NASW Foundation National Programs
NASW Social Work Pioneers®
Harriett Bartlett (1897-1987)
To understand the social work profession as a whole, was the goal of Harriett Bartlett. With singleness of purpose, she applied her considerable abilities of analysis and conceptualization to this endeavor throughout her career of practice, teaching, and consultation. Her own practice experience and writing was focused in the area of medical social work. However, her vision was one of finding the commonalities of the various specialties through research and through deeper understanding of practice. The culmination of her efforts is seen in The Common Base of Social Work Practice, published in 1970. It is a theoretical work which is utilized by social workers to the present time.
Bartlett received her BA from Vassar in 1918; a Certificate in Social Science Administration from the London School of Economics in 1920; and an MA in Sociology from the University of Chicago in 1927. She worked as a caseworker, supervisor, and consultant at the Massachusetts General Hospital between 1921 and 1940. She taught at the University of Southern California and engaged in a series of special projects and studies. In 1943, Bartlett worked as a medical social work consultant at the US Children's Bureau in Washington. She did several surveys of hospitals in the east and midwest for the American Association of Social Workers in 1945-46.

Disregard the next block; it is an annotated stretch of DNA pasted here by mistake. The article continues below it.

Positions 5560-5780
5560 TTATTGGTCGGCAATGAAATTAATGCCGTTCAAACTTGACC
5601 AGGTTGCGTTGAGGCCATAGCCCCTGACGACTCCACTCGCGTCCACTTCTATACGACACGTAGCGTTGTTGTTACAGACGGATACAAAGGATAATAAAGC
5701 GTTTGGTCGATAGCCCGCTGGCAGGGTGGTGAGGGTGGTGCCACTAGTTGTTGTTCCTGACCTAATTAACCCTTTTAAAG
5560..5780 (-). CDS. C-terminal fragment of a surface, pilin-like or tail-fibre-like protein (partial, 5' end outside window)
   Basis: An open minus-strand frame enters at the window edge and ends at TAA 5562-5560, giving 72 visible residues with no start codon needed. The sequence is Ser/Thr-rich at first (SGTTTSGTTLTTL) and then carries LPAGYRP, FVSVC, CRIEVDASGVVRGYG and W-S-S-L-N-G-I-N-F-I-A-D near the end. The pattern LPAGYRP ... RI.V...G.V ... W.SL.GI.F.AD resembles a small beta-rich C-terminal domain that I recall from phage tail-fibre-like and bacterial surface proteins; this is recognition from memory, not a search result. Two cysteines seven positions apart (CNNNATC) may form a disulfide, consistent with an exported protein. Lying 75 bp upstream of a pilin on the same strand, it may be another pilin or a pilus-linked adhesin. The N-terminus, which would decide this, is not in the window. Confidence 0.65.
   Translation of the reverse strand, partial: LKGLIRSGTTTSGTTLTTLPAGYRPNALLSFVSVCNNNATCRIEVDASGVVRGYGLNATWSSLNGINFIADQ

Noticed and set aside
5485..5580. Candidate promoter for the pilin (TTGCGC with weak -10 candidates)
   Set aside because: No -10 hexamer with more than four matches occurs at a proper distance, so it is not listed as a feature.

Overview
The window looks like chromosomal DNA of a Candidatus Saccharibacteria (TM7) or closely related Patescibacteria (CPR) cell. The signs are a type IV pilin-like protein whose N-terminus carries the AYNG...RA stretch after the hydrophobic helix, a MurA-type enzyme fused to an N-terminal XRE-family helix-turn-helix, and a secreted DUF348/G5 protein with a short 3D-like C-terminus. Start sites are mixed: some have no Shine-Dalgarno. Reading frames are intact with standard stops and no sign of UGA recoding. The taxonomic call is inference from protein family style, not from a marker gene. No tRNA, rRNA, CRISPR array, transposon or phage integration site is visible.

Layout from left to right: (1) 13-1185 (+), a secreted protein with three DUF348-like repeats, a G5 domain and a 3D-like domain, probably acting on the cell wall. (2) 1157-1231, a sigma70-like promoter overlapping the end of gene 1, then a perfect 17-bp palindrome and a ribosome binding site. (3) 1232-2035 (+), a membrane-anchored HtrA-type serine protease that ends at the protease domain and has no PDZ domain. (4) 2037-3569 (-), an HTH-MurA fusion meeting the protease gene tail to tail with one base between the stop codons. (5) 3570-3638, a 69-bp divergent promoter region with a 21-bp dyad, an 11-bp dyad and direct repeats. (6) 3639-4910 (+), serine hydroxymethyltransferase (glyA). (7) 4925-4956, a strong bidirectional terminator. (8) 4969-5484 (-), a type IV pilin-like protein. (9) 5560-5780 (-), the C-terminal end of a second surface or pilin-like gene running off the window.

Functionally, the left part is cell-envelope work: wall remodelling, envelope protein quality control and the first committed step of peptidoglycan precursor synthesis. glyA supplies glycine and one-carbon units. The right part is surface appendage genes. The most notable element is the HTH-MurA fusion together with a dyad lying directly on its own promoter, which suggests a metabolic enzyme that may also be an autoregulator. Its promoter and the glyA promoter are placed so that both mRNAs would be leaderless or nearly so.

Bartlett was professor of social economy at the Simmons College School of Social Work from 1947-1957. She developed the curriculum and led the medical practice sequence. During this period, she also served on the Council of Social Work Education and chaired the inception of the Hollis-Taylor Report.
Harriett Bartlett retired to an active life of writing and to committee service to NASW and other organizations. She received an honorary Doctor of Humane Letters degree from Boston University in 1969.
During her 30 years of active retirement, Harriett Bartlett's seminal thinking, her publications, and her ongoing work with organizations continued to benefit the social work profession.